I was also taught to be afraid of change. My parents told me that people were trying to re-arrange things that were just fine they way they were: the way that we all talked about race, gender and religious differences. They said that everyone would have to just learn to get used to the way things had always been, and stop trying to mess with the order of things.

My big brother and big sister and I were raised by our mom and our grandparents. Sometimes there wasn’t enough money or food or heat and hot water. But we were going to make it, together. We fought and proved our toughness within the family as well as outside of it. My brother, five years older than me, used to sit on me and make me punch my own face with my hands. But the point of this was to make me tough, to ready me for what the world was going to dish out. Which came in handy when I started riding the subways to school alone when I was 13.

I had to learn that I could take care of myself, that I could hold my own against whatever came along. It was important that you not be a burden to others, and that you could protect what was yours. I mean, the Soviets could be coming any minute to destroy our families and our way of life.

We grew up hearing stories of how our family had defended our country in the past, and I personally was proud of my brother when he enlisted in the US Army on his 18th birthday. He finished almost a year of training and got stationed in Germany. He wrote to me about German beer and visiting Paris.

About two years into his service, on a very ordinary summer day when I was 15 years old and visiting with family in Texas, two kind people in uniform came to our apartment and knocked on the door. They told my mother that they couldn’t talk to her until she had someone there with her, and they would wait as long as it took. She called my grandparents to be with her, then called me that evening to tell me my brother was dead. It was decided that when I got home, we would bury him.

It took a little time for us to learn what had happened. My big brother was executed by a leftist political group in Germany as part of a plot to plant a bomb on a US Airbase, to kill whoever was near it. The deaths of my brother and two other people were meant to send a message about the evils of US imperialism, about our systems that reduce people down to less than human for our craven purposes.

Eddie had just turned 20 years old a couple months before he was killed. He was a Specialist in the US Army, close to the bottom of the chain of command. His body came home in a coffin draped in a US flag and we buried him in our neighborhood cemetery.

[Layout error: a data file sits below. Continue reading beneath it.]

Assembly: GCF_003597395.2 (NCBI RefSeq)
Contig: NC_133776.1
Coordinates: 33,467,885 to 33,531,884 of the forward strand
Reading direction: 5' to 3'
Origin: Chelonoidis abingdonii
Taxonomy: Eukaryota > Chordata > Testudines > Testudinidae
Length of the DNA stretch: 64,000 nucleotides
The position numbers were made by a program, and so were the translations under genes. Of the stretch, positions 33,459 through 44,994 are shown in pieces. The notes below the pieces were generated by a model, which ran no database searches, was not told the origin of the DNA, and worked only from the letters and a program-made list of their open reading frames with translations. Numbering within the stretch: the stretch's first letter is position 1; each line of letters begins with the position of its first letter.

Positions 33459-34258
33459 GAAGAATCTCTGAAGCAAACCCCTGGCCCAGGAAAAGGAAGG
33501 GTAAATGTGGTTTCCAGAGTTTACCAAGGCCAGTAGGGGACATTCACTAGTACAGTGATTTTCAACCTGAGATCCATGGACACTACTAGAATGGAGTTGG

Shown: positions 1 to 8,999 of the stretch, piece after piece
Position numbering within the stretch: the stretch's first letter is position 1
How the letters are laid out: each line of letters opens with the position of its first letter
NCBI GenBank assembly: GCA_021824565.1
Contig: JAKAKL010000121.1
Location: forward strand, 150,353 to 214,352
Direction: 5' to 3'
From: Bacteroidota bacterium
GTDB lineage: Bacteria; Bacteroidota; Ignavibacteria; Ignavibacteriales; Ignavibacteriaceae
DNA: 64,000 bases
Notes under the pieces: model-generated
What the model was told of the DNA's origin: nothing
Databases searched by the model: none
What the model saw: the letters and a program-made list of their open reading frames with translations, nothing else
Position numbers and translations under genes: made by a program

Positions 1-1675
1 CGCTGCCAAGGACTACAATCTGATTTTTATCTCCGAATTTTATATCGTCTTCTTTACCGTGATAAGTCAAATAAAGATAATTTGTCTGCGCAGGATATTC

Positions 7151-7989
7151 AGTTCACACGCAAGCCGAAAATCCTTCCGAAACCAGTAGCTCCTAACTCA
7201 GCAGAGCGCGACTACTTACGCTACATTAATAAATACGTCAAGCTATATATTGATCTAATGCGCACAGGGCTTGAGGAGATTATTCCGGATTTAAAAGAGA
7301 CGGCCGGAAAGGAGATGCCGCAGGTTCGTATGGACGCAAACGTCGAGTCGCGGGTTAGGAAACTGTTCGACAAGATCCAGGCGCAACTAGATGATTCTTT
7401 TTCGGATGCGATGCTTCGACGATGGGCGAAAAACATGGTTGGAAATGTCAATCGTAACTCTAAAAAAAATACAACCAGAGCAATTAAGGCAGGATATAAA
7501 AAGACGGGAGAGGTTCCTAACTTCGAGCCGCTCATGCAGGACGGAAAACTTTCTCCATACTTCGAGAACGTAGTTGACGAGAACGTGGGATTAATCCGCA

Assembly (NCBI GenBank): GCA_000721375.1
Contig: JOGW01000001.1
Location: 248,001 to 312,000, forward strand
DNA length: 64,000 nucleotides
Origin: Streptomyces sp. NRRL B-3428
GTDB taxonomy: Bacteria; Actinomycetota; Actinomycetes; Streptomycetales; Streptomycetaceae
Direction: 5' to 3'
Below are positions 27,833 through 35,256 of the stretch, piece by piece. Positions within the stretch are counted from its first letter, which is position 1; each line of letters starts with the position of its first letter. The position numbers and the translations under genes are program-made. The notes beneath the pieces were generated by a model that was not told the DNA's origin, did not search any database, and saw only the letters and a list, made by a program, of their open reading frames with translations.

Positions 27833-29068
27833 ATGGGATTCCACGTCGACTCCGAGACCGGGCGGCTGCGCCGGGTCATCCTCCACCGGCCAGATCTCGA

This seemed to confirm that everything I had ever heard about the evils of communism were true. These Germans were monsters and I prayed for them to be caught and punished, and no punishment would be enough. Someone explained to me that there was no death penalty in Germany, and I thought that was insane. I wanted them to die over and over again.

I would lay awake at night instead of sleeping, thinking about how much I missed him and how I would never speak to him again. And I didn’t know what to do without my big brother there to tell me how to be tough enough for this. There seemed to be no end to the anger I felt towards the people that killed him, but it left me cold and exhausted and empty inside.

I was determined to show my toughness by not talking about how upset I was. My friends would let me bring it up at random times, or maybe not talk about it at all. One time late at night I shocked myself by crying with one of my friends over the phone. It turned out that I wasn’t just angry, I was sad.

I wound up seeing a high school counselor listened to me, then explained to me that I wouldn’t be able to handle this on my own, and that it wasn’t any good to try to. He insisted I would have to talk about my feelings with people. That’s how I would figure out what was going on inside, and what I wanted to do about it.

My brother and sister and I had been through a lot when we were young, so I thought I knew how harsh the world was. But there was nothing to prepare me for someone killing him as an afterthought, and just leaving his body like he was nothing. And this had broken my heart.

But all the listening, all the ways people figured out being there for me in the years after his death, they let me transform my broken heart. I came to accept that I don’t write the story of the world and all of us in it, and neither did the people who killed my brother. Someone else bigger than us writes the scene, and then we make our choices in it. I decided that I wanted to not be like these people, and that would only happen if I learned to care more than they did.

When Rabbi Ellen first talked to me about the reading, all I could think of to say is yes, I get the message here. Some days are great and some days are good and some days we see injustice or cruelty up close. But as long as we’re alive, these days are still gifts.

We can’t know what the year will bring us, but we get to decide who we are inside, what parts of ourselves that we feed and tend to, and how we show up for each other. We decide who we think about, who we care about, who we pray for. We don’t have to accept the limits anyone tells us about whose stories we listen to or who we care about.